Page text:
By Luke Baynes
There are three basic candidates for weight loss.
The first is the former high school or college athlete who misses the days when he or she could wash clothes or grate cheese on his abs and wants to get back into beach body form.
Then there’s the guy or gal who can no longer squeeze into that favorite pair of jeans and needs to shave a few inches off the waistline.
Lastly, there’s the legitimately obese person, whose weight loss is directly correlated to his life span.
Sean White, 32, falls into the second category, although his history of high cholesterol suggests the need for more than just shedding a few pounds.
“I’ve always had high triglycerides, fats and I’ve also had high (bad) cholesterol, which comes with poor eating, and low good cholesterol,” White said.
On July 28, White had blood work done. His triglyceride level was 295, his bad cholesterol was 247 and his good cholesterol was 29.
Five weeks later, after administering his new “Wellness for You” program, his triglycerides were holding steady at 119, his bad cholesterol was sitting at 115 and his good cholesterol was raised to 34.
“Wellness for You” is White’s brand name for his home-based business reselling Herbalife dietary supplements. He’s a walking advertisement for the product, crediting it for his loss of 18 pounds since July 28.
“The only way I can describe it is kind of like a spark plug in your car,” White said. “As your poor eating habits evolve, your cells kind of get dirty. They don’t allow (the absorption of) all the nutrients and vitamins and minerals into your body. So what this does is it goes through and does a cleansing.”
White used to be a six-pack a day guy—of soda. Now, a typical day finds him drinking a cup of herbal tea before heading out the door for his 7 to 3 job as a maintenance supervisor at a pharmaceutical company in St. Albans.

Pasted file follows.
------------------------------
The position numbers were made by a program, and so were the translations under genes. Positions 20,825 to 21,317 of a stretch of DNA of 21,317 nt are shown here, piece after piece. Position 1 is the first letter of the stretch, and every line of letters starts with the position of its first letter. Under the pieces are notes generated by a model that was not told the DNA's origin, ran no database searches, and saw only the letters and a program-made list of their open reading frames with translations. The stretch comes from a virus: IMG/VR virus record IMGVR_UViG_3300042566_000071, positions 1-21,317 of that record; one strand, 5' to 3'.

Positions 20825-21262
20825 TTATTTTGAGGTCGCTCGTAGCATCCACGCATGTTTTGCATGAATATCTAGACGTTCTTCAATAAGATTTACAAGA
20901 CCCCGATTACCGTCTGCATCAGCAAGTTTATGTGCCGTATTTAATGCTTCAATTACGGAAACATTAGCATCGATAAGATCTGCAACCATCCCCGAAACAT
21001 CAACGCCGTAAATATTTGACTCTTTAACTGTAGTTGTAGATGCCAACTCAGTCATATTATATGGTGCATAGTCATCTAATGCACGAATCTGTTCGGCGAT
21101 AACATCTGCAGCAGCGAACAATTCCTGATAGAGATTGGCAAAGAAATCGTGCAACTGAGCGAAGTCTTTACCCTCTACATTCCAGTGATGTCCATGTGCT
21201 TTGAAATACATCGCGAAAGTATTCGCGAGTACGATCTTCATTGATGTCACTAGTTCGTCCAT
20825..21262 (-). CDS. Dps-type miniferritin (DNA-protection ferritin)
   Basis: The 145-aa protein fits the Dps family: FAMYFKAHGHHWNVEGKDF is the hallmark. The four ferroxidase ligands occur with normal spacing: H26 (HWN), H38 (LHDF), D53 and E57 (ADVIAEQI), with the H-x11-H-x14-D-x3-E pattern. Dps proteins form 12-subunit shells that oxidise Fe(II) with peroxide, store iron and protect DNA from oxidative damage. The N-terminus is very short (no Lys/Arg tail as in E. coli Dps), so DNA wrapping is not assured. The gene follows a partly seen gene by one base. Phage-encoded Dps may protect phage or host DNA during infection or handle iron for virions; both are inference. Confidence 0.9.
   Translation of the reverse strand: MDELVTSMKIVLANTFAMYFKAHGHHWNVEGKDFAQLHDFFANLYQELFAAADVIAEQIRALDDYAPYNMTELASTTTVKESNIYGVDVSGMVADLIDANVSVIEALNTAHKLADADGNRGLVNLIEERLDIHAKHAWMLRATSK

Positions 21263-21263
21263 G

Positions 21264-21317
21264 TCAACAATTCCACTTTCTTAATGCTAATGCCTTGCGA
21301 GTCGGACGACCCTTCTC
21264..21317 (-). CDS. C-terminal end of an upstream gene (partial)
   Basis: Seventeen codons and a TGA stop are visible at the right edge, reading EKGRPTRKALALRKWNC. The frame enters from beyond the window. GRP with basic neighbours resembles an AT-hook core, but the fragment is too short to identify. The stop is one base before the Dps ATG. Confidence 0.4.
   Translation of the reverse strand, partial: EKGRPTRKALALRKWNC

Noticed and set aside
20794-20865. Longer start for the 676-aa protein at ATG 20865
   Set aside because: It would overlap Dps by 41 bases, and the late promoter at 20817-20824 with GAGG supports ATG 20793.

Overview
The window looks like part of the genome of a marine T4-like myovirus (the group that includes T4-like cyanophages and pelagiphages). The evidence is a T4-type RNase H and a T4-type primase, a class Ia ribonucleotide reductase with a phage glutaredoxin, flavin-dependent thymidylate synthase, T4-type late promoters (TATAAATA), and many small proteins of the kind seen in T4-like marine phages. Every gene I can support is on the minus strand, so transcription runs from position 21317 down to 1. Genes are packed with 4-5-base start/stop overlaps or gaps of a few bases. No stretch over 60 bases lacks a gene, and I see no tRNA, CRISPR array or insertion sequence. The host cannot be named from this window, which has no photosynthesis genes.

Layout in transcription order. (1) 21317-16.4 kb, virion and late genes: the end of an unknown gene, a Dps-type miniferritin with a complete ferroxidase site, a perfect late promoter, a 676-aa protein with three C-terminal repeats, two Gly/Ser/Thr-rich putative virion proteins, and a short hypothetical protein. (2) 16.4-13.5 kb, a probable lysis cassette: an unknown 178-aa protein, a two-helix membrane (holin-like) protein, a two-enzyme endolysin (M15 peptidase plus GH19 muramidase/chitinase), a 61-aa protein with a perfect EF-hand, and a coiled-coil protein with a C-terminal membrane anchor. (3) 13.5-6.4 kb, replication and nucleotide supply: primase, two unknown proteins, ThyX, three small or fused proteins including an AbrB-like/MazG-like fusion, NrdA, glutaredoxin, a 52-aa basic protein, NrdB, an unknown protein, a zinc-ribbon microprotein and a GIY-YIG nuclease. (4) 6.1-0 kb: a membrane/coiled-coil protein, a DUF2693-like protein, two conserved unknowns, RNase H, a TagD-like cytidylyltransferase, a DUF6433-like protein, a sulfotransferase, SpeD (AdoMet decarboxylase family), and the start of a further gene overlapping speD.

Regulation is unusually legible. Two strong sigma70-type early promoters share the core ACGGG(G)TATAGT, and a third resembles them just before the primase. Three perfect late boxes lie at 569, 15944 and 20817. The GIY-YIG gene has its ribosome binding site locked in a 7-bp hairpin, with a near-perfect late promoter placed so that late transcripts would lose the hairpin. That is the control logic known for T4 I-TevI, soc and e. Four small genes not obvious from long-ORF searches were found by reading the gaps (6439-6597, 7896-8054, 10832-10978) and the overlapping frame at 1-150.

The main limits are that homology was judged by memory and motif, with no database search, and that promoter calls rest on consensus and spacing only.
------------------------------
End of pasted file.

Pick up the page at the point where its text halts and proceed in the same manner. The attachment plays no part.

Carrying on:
At 9 a.m., he has a protein shake, multivitamin, cell activator pill and another cup of herbal tea. At 10:30, he eats a protein bar. At noon, he has a protein shake, multivitamin and cell activator pill. At 2, he has a protein bar. After work, he eats a “colorful meal” with his wife and three children, usually featuring lean meat and vegetables.
White acknowledged that the program’s upfront cost—$120 for a month’s supply—might be a deterrent for some people. But he said his own grocery bill has decreased $25-$30 since starting the program.
“It may not be saving money, but the money is going toward a healthy alternative,” he said.
While White still hopes to lose an additional 20 pounds, he offered his loss of 18 pounds in five weeks as evidence that the program is effective.
“As I tell people, I hope they don’t see me as pushy when I’m talking to them,” he said. “I’m just excited because of (the results) I’ve seen.”
For more information about Wellness for You, contact Sean White at firstname.lastname@example.org.